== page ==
Outrage as Sheffield University spends nearly £500k on PIANOS despite sweeping job cuts

The University of Sheffield has been slammed after it forked out nearly £500,000 on PIANOS despite announcing sweeping staff cuts in the last month.

By Sophie Wills
Wednesday, 19th August 2020, 8:11 am

The university has come under fire after it was revealed that they had splashed the cash on 17 prestigious Steinway pianos for their music department.

This comes after staff were asked to apply for voluntary severance due to the Covid-19 crisis and widespread redundancies were announced.

The decision to purchase the pianos, worth £472,000, has been branded as a “display of elitism” and an “obtuse gesture” by baffled faculty members.

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A former lab technician who worked at Sheffield University, pictured, has been jailed for drug-dealing.

However, the university has defended its actions stating the order was made prior to the pandemic and that the pianos would “enhance the student experience”.

But the revelation of the gaudy expense have left staff raging after they saw many of their colleagues lose their jobs during the pandemic.

Speaking to student news site The Tab, one staff member said: “This is an obtuse gesture made by university executives who are completely out of touch with staff and students.

“I suspect the truth is that university management would rather have staff members quit under their insulting voluntary severance scheme, cut wages, and eventually fire people under involuntary severance than lose marks of vapid prestige like this.”

(L-R) Sheffield University, a Steinway piano for illustrative purposes by Brian Ach for Getty Images.

Others have expressed anger over the “insulting” lack of consultation before the extravagant purchase.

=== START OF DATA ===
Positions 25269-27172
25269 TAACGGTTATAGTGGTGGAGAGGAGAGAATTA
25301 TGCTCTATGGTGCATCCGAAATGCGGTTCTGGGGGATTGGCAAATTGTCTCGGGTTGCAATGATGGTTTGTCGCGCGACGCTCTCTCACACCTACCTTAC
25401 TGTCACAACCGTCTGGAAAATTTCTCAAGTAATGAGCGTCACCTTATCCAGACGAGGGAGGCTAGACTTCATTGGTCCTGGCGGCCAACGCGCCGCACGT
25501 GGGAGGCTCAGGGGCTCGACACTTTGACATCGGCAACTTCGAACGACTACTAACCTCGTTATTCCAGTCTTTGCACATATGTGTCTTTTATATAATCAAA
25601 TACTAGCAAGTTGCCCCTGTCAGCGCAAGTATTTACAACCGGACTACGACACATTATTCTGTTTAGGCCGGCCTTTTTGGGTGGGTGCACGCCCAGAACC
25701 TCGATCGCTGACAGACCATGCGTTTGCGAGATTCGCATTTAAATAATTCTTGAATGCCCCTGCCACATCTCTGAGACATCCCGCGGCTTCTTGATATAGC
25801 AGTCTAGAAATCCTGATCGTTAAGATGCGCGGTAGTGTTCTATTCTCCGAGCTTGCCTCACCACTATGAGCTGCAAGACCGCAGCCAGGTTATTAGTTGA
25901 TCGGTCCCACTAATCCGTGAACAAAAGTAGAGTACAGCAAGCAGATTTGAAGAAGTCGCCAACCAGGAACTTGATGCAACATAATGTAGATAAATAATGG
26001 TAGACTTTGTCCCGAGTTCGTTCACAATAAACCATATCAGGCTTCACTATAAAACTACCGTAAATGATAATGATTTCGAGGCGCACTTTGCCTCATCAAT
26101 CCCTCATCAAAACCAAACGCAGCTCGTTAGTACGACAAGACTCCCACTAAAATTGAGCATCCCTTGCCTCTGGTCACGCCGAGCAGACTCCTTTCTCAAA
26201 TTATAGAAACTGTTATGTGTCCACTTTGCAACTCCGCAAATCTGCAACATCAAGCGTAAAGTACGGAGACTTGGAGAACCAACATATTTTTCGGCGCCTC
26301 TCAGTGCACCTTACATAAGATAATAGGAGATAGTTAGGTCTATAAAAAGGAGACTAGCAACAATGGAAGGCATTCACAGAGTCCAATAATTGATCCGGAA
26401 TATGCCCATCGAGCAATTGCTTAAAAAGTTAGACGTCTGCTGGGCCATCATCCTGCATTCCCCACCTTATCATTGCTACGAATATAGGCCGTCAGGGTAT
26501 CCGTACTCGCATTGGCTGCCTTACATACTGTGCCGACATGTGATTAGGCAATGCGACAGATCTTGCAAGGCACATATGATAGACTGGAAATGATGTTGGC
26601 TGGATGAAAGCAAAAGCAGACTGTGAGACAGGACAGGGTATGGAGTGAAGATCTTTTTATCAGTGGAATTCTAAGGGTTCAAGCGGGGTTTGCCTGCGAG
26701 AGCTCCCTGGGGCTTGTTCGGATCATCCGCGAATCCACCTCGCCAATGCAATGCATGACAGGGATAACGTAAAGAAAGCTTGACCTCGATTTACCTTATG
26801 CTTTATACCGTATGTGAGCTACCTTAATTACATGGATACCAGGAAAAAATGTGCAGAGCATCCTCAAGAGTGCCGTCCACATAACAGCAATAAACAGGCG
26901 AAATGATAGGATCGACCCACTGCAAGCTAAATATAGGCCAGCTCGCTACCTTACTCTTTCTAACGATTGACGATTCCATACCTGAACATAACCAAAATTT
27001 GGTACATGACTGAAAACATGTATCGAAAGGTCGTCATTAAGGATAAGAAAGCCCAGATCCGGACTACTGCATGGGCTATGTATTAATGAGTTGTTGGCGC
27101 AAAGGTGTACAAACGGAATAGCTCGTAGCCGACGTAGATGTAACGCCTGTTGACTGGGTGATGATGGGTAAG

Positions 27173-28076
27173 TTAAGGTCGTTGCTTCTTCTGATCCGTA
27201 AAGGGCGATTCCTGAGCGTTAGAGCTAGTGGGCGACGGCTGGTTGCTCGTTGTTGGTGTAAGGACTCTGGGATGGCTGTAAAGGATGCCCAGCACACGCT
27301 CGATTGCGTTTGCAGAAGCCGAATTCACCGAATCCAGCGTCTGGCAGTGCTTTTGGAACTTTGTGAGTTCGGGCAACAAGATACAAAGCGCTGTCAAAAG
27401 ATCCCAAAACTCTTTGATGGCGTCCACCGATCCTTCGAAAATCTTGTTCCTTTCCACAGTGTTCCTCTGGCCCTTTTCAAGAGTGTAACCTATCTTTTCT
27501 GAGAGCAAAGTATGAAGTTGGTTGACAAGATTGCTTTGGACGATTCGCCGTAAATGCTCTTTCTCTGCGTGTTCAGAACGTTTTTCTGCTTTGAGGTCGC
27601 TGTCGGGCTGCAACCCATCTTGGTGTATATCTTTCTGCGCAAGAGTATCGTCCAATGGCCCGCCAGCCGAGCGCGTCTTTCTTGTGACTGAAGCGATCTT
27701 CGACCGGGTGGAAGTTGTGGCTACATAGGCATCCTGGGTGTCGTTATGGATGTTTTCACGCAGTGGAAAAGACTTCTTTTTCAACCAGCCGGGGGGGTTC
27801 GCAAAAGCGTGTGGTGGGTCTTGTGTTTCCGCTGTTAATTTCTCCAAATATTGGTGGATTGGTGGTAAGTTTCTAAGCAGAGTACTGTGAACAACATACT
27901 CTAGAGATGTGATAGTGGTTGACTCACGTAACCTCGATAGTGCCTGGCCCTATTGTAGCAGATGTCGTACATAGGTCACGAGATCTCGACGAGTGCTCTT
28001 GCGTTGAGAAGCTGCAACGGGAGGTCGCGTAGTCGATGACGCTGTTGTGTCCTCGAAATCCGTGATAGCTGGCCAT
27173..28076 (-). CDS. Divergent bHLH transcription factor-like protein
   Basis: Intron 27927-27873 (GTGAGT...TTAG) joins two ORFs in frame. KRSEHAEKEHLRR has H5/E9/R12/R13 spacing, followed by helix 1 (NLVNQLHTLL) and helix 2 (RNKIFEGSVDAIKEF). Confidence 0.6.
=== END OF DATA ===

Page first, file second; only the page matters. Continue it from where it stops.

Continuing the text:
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An academic staff member in the Arts and Humanities department said: “If students or staff had been asked what the Faculty should spend half a million pounds on, I’m sure staff would have been the priority.

“I am shocked at the amount of money being spent on something that is completely unnecessary. It is completely unclear what sort of scrutiny this decision was subjected to.”

In response to a Freedom of Information request from university website The Tab, the university listed the reasons for the purchase stating it would make the university "Steinway accredited".

They argued it would enhance experience across the whole student body, upgrade the poor quality existing pianos, and that the pianos will be maintained well and not depreciate in value.

They said this means “significant financial savings for the future,” and described the purchase as “an investment with measurable return”.

Sheffield University announced last month that it would make job cuts to tackle a £100 million loss of income triggered by the coronavirus crisis.

The university, which has nearly 7,000 members of staff, said it is also looking at reducing its 2021 budget by 15 percent.

In emails to staff last month, the university’s vice-chancellor Professor Koen Lamberts said: “Our financial modelling shows that we now need to plan for a £100 million loss of income.

“In the face of this loss, we must take all reasonable steps to ensure the long-term financial sustainability of the university.

“It is important that we make efficiency savings where possible, and alongside the Voluntary Severance Scheme we have asked colleagues on the University Executive Board to work through the implications of a 15 per cent reduction to budgets for 2021.

A Sheffield University spokesperson said: “We will need an exceptional, university-wide effort to overcome the challenges ahead, with a particular focus on student recruitment and ensuring we provide the best possible education and student experience.”

“As part of our All Steinway School accreditation, the University of Sheffield will take delivery of 17 Steinway pianos towards the end of the year. The decision to invest in new equipment was taken as a direct result of student demand from across the University, and to bring our fleet of pianos up to industry standard in order to meet the expectations prospective and current students have for studying at Sheffield.

“The accreditation is one of the most prestigious that can be awarded to a music school anywhere in the world, and we are pleased this will allow us to continue to offer the highest-quality student experience. Importantly, the investment was committed to in 2019, before the covid-19 pandemic."

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